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Mathematics Goes to the Movies

by Burkard Polster and Marty Ross

**Thirteen Conversations
About One Thing (2001)**

14:53

PROFESSOR: A car is traveling at 30 miles per hour when he sees the pedestrian
150 feet ahead. Using this equation we find that reducing the velocity to zero
requires a constant deceleration of 6.45 feet per second squared.

STUDENT: Don’t you have to assume that the car’s velocity remains
constant during the deceleration period?

PROFESSOR: Yes, you are right. The constant in this case is an average. A better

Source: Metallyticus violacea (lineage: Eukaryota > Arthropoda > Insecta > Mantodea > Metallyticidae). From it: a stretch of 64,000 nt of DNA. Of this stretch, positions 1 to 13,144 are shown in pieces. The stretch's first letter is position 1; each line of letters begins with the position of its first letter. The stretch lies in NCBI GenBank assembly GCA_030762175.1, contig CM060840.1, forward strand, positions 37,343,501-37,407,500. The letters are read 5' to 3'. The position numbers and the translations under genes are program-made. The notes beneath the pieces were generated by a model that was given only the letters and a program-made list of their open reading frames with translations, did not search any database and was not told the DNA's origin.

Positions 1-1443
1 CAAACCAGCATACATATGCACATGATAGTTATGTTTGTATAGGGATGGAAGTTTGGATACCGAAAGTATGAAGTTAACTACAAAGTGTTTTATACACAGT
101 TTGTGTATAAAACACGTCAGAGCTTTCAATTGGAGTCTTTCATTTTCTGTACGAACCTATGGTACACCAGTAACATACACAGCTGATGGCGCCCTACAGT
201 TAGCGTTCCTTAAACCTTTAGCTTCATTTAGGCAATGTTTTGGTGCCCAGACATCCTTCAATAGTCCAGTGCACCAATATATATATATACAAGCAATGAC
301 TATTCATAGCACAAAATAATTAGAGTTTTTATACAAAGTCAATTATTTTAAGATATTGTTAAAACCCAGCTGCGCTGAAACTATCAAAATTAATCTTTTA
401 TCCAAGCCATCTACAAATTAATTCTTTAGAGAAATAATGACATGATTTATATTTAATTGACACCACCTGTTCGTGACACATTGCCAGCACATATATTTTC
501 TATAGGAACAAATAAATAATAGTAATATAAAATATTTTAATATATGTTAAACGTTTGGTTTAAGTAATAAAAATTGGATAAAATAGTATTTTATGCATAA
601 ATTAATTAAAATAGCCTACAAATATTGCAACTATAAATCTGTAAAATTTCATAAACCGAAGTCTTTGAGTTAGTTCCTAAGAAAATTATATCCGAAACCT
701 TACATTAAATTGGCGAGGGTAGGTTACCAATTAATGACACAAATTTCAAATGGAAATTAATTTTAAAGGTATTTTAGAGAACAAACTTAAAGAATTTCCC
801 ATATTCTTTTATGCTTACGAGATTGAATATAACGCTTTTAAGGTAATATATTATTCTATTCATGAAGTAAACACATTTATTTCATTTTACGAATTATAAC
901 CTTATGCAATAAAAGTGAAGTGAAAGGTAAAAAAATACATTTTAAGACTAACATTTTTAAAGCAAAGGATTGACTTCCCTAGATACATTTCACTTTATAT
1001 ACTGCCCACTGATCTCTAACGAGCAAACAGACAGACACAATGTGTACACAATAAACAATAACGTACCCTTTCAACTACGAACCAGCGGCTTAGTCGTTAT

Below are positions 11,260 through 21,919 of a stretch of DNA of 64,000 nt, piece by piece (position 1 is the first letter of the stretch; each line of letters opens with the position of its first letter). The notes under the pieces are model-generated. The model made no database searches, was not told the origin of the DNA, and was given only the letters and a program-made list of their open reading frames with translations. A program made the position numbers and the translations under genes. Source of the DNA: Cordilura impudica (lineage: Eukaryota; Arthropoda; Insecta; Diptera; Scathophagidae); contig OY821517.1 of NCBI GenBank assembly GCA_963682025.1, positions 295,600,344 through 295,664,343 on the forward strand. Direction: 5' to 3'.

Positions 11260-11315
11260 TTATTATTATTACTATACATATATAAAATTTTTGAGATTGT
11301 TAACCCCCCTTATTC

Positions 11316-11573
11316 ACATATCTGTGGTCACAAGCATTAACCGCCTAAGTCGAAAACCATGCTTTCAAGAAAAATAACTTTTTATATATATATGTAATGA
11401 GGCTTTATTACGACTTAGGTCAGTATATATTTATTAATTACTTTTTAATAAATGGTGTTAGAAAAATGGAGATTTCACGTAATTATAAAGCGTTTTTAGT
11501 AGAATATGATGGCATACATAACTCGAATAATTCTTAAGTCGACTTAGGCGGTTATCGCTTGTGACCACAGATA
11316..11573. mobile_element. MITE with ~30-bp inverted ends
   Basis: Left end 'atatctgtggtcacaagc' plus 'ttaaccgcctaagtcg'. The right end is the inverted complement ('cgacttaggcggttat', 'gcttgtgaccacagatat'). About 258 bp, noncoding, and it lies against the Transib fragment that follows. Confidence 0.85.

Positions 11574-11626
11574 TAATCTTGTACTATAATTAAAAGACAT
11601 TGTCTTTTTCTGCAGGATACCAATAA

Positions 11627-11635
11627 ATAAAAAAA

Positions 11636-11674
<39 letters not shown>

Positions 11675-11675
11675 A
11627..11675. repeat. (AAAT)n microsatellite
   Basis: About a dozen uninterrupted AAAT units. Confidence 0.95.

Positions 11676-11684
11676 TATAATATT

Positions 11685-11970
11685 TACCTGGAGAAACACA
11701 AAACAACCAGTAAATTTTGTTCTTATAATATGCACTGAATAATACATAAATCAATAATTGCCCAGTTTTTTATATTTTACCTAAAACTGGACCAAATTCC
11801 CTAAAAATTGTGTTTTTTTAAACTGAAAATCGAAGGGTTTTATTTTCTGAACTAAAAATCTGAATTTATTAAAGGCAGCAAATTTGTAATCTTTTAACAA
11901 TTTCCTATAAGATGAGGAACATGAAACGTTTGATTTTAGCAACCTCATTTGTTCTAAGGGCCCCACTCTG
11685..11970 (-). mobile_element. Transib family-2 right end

example of nearly constant deceleration is constant freefall of a body near
the Earth’s surface, a pair of glasses dropped from a building, for example.
Any more questions before we move on?

1:18:11

PROFESSOR: We can determine the range R with this equation. An object projected
horizontally will reach the ground at the same moment as a free-falling one
dropped from the same height.

STUDENT (Mr Hammond): Even if one of them is significantly…

PROFESSOR: There are no “ifs”. Physics is an exact science. The
laws of the universe are absolute.

PROFESSOR: I see Mr. Hammond is late again, hmm.

STUDENT: There was a party last night. He fell from the top of the math building onto the quad.

OTHER STUDENT: No, he didn’t. The range is too great. If he had fallen, he would have landed near the bushes. He must have jumped, wouldn’t that be right, Professor?